Jack Elam (1920–2003)

Known as the quintessential villainous character Jack Elam lived in Ashland from 1987 until his death in 2003 at the age of eighty-two. His career in film and television spanned more than forty years, with appearances in over fifty movies and dozens of television shows.

Elam was born in Miami, Arizona, on November 13, 1920. When he was a boy, he was involved in a “scrape,” as he later called it, with a fellow Boy Scout who stabbed him in the left eye with a pencil. That injury gave Elam his signature look, making him easily identifiable even to those not familiar with his acting work.

Elam's mother died when he was a small child. He lived with various families in the small mining town of his birth, earning his keep, until he was nine years old, when he went to live with his father, an accountant in California. In 1936, when he was sixteen, Elam reportedly lied about his age to get a job as an auditor with Standard Oil, following in his father's footsteps. In Los Angeles, he worked as an auditor for Samuel Goldwyn Studios and took a job as an office controller for William Boyd at Hopalong Cassidy Productions. Because of his failing eyesight, a result of his boyhood injury, Elam had to find another career, and in 1948 he turned to acting. His first role was in the 1949 movie Trailin' West, in which he played a killer. His long career ended in 1995, when he made his last appearance on Bonanza: Under Fire.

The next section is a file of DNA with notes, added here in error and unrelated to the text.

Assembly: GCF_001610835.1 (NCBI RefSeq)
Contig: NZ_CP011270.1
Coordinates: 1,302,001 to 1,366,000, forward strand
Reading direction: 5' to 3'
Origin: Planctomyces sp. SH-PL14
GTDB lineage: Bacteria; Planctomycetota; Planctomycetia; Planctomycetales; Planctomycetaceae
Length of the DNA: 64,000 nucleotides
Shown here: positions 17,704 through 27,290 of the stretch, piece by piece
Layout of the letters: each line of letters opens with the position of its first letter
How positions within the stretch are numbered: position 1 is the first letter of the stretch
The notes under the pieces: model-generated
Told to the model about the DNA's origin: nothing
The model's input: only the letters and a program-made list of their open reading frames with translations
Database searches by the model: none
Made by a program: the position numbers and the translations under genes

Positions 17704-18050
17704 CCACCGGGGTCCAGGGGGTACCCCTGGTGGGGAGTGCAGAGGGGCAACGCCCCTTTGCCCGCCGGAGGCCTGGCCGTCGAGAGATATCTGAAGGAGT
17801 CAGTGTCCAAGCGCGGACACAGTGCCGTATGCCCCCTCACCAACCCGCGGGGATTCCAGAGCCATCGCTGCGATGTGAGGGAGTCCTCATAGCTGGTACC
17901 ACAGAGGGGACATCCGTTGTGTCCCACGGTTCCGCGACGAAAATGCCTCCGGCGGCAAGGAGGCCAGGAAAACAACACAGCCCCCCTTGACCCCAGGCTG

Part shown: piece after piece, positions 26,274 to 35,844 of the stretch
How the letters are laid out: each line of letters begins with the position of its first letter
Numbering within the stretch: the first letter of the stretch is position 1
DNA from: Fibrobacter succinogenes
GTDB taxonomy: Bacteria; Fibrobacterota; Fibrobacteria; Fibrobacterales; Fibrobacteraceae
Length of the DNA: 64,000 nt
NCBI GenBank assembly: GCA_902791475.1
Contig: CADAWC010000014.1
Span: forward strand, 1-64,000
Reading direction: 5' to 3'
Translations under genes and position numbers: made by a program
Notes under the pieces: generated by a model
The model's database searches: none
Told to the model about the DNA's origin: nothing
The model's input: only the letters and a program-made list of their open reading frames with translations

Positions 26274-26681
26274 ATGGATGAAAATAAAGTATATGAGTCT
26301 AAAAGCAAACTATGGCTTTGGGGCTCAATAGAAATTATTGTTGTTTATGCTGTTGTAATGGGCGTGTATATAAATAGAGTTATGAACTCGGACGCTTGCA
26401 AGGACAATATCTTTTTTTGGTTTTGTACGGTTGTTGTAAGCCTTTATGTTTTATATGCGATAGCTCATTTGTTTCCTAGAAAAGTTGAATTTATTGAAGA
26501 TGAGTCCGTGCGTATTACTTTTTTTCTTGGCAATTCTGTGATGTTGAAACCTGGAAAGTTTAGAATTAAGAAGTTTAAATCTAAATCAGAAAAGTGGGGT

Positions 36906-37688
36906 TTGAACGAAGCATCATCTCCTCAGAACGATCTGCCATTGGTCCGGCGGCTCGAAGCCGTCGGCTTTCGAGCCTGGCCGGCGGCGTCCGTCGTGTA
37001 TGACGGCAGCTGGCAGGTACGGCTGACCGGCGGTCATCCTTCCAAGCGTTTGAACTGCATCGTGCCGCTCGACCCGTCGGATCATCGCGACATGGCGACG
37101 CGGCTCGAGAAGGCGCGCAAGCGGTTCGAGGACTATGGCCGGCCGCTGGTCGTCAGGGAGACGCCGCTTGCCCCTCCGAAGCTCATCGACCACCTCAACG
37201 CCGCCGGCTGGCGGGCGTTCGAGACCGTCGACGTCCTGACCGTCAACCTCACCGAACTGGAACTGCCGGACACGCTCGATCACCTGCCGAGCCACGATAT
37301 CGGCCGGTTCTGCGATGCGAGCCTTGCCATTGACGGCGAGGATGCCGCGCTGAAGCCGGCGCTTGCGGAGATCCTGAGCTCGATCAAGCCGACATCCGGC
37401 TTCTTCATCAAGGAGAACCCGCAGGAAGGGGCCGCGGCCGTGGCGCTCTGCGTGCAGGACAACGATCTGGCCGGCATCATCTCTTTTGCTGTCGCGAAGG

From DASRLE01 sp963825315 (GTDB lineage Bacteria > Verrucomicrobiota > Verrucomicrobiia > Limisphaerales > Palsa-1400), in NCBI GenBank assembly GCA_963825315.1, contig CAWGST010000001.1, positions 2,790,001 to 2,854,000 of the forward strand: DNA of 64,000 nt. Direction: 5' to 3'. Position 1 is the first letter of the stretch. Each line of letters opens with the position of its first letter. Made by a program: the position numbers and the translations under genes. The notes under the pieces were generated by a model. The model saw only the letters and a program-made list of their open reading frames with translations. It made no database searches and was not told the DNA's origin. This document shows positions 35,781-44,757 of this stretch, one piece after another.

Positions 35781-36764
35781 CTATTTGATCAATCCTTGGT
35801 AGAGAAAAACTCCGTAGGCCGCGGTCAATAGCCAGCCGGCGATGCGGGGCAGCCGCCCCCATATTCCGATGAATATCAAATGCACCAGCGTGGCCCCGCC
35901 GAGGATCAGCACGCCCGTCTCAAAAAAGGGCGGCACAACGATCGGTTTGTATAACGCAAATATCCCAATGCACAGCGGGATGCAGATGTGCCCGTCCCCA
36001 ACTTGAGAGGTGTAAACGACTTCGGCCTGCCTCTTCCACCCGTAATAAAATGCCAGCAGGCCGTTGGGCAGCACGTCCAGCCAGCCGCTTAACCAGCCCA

Elam had a talent for comedy as well as villainy. He appeared in a supporting comedic role alongside Frank Sinatra in the comedy-gone-western Dirty Dingus McGee (1970) and flaunted his cantankerous side with Willie Nelson in Where the Hell’s that Gold? (1988). Elam was not a fan of acting that inspired psychological speculation and was more oriented toward the “what you see is what you get” approach to the craft. Perhaps because of that, he never attended a play at the Ashland-based Oregon Shakespeare Festival.

Elam’s brand of humor and philosophy are made evident in his colorful roles and in his relationships. He is remembered by close, longtime friend Al Hassan as being “cantankerous in a great way, in a funny way…He smoked, drank, all that stuff. He lived one of the best lives I've ever seen.” Hassan said when interviewed by the Associate Press after Elam’s death.

In 1994, Elam was recognized for his significant career in the Western genre when he was inducted into the Hall of Great Western Performers of the National Cowboy & Western Heritage Museum.


Author:

Tiffany McCormack


Further Reading

Mann, Damian, and Bill Choy. “Friends recall Jack Elam's humor.” [Medford] Mail Tribune, Oct. 24, 2003, p. A2.